By Charlotte Silver | Vice | April 1, 2015
In June 1998, an Orange County, California, bank was robbed. Three men made off with a little over a thousand dollars in cash.
At the time, Guy Miles, a 31-year-old black man from nearby Carson, was in violation of parole. Released from a California prison the year before—after spending two years there for stealing cars from a valet service—he was not permitted to leave the state. Miles wanted to break away from the life of gangs, crime, and prison that he had been locked into since dropping out of high school, according to his family.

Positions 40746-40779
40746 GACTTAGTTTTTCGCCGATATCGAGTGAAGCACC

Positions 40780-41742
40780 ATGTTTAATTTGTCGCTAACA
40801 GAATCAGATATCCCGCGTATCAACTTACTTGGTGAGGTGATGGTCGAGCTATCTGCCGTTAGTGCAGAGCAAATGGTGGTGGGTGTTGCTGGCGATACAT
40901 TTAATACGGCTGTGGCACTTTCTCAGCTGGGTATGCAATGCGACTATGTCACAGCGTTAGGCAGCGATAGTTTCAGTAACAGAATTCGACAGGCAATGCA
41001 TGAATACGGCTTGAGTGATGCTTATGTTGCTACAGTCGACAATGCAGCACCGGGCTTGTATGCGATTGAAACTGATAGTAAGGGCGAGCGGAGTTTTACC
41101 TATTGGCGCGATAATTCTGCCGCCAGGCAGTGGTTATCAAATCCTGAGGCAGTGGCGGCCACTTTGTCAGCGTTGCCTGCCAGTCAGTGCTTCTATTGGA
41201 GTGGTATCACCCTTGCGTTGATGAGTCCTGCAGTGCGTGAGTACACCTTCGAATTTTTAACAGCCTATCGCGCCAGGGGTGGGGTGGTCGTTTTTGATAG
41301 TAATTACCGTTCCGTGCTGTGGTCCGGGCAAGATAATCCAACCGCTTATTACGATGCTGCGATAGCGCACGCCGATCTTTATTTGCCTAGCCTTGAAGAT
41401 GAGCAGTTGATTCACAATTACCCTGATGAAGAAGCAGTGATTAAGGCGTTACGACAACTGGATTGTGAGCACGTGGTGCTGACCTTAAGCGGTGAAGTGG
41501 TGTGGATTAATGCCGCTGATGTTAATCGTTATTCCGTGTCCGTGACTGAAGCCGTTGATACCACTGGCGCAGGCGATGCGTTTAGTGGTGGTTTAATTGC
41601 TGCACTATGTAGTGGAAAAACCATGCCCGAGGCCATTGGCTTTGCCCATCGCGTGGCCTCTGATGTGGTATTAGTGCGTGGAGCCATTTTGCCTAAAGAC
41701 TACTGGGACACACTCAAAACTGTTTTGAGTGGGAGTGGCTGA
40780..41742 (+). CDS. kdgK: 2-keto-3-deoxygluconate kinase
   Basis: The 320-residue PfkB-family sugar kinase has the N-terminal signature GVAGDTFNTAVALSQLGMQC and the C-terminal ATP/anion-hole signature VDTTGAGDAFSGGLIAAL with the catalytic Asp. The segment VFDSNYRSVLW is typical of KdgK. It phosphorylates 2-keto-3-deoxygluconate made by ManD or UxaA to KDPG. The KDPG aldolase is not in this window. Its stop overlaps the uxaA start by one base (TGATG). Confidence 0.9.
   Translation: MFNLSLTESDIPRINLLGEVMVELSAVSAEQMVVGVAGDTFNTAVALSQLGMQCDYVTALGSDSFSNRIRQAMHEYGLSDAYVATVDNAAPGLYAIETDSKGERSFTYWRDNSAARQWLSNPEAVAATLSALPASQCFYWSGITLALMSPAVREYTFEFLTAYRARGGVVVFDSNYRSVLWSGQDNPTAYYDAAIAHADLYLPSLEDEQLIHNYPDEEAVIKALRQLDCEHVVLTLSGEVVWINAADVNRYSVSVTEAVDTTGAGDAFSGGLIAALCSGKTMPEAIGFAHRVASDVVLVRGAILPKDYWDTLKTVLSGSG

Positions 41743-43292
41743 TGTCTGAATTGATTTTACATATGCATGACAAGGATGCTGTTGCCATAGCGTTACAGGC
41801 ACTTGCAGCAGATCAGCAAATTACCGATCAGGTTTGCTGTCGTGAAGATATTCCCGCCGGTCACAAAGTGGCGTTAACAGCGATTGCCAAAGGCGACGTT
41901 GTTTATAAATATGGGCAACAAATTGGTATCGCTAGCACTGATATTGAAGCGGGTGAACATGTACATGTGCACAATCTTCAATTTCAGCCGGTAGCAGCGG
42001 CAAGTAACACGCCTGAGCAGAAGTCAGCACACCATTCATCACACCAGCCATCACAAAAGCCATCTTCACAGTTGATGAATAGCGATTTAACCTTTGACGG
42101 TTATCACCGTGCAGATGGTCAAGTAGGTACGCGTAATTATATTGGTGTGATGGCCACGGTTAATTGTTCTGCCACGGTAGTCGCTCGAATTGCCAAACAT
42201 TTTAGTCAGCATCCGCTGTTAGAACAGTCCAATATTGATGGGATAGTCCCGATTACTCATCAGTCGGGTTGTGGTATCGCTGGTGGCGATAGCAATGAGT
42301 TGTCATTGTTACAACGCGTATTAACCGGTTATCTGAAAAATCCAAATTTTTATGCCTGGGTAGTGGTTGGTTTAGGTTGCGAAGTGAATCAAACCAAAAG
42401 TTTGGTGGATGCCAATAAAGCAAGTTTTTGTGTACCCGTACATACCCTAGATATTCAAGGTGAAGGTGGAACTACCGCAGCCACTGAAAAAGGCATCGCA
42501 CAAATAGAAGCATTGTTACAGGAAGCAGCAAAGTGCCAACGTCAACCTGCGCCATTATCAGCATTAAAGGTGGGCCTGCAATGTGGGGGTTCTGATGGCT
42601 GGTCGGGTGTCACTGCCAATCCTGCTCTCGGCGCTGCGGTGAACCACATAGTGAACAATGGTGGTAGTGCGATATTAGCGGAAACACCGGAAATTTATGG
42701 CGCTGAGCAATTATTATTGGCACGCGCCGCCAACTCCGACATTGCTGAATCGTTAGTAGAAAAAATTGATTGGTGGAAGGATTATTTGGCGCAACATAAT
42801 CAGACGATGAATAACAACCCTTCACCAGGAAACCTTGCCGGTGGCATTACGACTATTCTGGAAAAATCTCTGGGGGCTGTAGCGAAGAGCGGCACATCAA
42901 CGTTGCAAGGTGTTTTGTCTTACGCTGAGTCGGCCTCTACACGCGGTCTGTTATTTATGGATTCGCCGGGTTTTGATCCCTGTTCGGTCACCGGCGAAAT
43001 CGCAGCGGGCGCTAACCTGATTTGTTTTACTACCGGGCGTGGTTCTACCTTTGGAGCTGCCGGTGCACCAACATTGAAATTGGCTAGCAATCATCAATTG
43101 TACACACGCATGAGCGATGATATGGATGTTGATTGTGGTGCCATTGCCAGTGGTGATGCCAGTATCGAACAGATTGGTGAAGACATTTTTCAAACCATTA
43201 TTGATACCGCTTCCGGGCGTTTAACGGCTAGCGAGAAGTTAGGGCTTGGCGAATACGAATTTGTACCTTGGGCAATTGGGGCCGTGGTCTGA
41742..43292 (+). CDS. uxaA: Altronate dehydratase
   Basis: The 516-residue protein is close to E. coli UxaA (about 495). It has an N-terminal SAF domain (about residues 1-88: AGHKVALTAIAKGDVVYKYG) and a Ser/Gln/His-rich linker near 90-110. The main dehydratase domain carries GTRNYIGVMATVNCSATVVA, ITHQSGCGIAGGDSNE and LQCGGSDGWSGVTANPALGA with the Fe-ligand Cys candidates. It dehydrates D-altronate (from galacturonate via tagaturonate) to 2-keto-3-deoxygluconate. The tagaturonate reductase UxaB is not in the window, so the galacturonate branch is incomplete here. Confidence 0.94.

So he left for Las Vegas, moved in with his new girlfriend, and kept himself afloat by shuttling between small jobs. Miles concealed his whereabouts from his parole officer by telling him he was staying with his parents in Carson, and every so often he would make a dash through the desert to show up for meetings.
In September 1998, Miles’s parole officer asked him to come in for an impromptu meeting. Waiting for him at the office was a police officer with a warrant for his arrest. Two witnesses who’d been working at the Orange County bank at the time of the robbery had fingered Miles. At trial, his Vegas alibi didn’t hold up against prosecutors’ eyewitness testimonies and Miles and another man, Bernard Teamer, were found guilty. (Teamer had allegedly manned the getaway car.) Continue reading »